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daily articles for founders

Here are 10 quality posts from the Founder's Library:

The MicroPreneur Manifesto  

Rob Walling of SoftwareByRob has just published a "MicroPreneur manifesto". In it, he presents some principles for building microbusinesses online - not the kind of business that will sell to Google for $10m or even $1b, the kind that will make a steady income for its owners, and grow slowly and organically, and enable its owners to eventually have a relaxed, pleasant lifestyle with enough time to focus on other things that they also enjoy.

It's a good overview of an online business philosophy, which is different from the typical Silicon Valley approach, but certainly works for some people (and, possibly, it works for more people than the so-called "startup lottery").

I'll list the headings here, but please do have a read to get the full text.

The headings:

  1. It's much harder than it looks.
  2. There is power in working alone.
  3. Focus on your strengths.
  4. Freelancing is dangerous.
  5. Seek leverage.
  6. Stay away from moonshot ideas.
  7. Product last. Market first.
  8. Charge for your product.
  9. Passion isn't all it's cracked up to be.
  10. The pressure of freedom.
  11. Become a black belt internet marketer.
  12. Think human automation.
  13. The more you do in public, the faster things will move.
  14. Failure is an option.
  15. Live like a pauper, treat your business like a king.
  16. Reject growth.

What sort of entrepreneur are you anyway?

From my father's blog about wisdom:

The trouble with values is that they are all good.

Most people will swiftly agree with most of the high values of humankind: freedom, happiness, truth, respect, justice, equality, prudence, compassion, courage, modesty, patience, moderation, harmony, industry and so on; but ask them which is the most important and prevailing. You will suddenly find in the pattern the striking differences that tell fascists apart from communists and religious fanatics from tolerant free thinkers.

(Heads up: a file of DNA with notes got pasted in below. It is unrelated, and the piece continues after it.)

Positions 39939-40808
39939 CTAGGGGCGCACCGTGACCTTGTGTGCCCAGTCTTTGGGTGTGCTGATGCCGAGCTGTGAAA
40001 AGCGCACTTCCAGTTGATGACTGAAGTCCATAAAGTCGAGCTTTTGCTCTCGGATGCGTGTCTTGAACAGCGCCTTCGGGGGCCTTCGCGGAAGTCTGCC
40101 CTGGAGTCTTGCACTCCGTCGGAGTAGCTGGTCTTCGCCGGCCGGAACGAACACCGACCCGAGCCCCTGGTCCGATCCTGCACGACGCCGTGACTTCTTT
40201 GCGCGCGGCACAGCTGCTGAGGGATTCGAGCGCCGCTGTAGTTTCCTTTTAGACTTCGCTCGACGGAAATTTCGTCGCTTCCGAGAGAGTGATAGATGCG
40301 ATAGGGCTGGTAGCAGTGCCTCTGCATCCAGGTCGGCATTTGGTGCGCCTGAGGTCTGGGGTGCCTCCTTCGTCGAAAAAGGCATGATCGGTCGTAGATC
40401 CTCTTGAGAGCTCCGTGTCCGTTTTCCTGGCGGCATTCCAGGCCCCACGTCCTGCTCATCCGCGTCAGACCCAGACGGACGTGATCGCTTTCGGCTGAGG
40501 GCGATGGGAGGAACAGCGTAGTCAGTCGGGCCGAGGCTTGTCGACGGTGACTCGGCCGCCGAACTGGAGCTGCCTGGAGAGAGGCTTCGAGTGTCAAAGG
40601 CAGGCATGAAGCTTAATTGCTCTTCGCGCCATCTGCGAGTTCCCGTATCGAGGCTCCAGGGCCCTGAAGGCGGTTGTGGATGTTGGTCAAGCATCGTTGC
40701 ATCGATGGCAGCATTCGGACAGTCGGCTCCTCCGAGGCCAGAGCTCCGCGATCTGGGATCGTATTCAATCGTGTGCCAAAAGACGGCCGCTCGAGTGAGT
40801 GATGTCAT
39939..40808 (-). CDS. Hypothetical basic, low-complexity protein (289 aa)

Bad people have no problem with good values. Irreconcilable opposites are made from the same handful of values representing goodness. It is the weight of each that differs.

The same is true for entrepreneurial values. Everyone but the most psychopathic entrepreneur will agree that a business should treat its employees well, shouldn't waste money, should create value, should generate returns for its shareholders, shouldn't kill people or make them ill, and so on.

And, more specifically in the tech startup world, a great many entrepreneurs will agree that startups should hire the best people they can, should iterate, should keep an eye on relevant metrics, should have automated test suites, should have automated deployments, should have backups of valuable user data, should be running on secure, well-administered servers, and so on. For B2B startups, everyone agrees that making sales, creating a good brand and building strong customer relationships are good things.

At the very least in public, very few entrepreneur will disagree with those values. But, as with the more generic human values, there is a world of difference in how each entrepreneur orders those values. Are backups more important than automated tests? Is saving money more important than implementing good metrics measurements? Is it ok to treat your employees harshly in the name of shareholder returns?

If you're going to work in someone else's business, it is wise to try and determine how they have ordered their values before doing so - this is why interviewing with people who work there already can be so important for the job seeker.

And, similarly, for yourself! What sort of entrepreneur are you (or will you be when you start your own business)?

To be aware of your values and to examine their worth with your own mind is yet another subtle source of freedom. Keep Nietzsche's hammer at hand to gently tap on each value and to judge the sound. Depending on the place where they are hung, some of those bells may give an empty ding of hypocrisy. We tend to forget that values are man-made axioms agreed as beneficial. There is nothing God-given about them. You do have a right to examine them freely - in your head - to chose your own choices. This is not theory: your own chime, your arrangement of personal values chants who you are.


How Andrew Plotkin raised $24k on Kickstarter  

A surprisingly informative article, for CNN, by Andrew Plotkin describing how he raised $24k via Kickstarter. He proposes some tips to access this innovative way of raising funds (and not losing equity features in the process):

  • Say up front what you want to do with the money
  • Have a great video
  • Break down your audience into key groups and be sure to give them all something to satisfy them
  • For a game project, include a demo
  • Don't be afraid to plug yourself and your CV
  • Don't be a jerk - actively. Say thank you to everybody, early and often.

He also actively promoted his project by contacting interactive-fiction-related publications and getting them to help.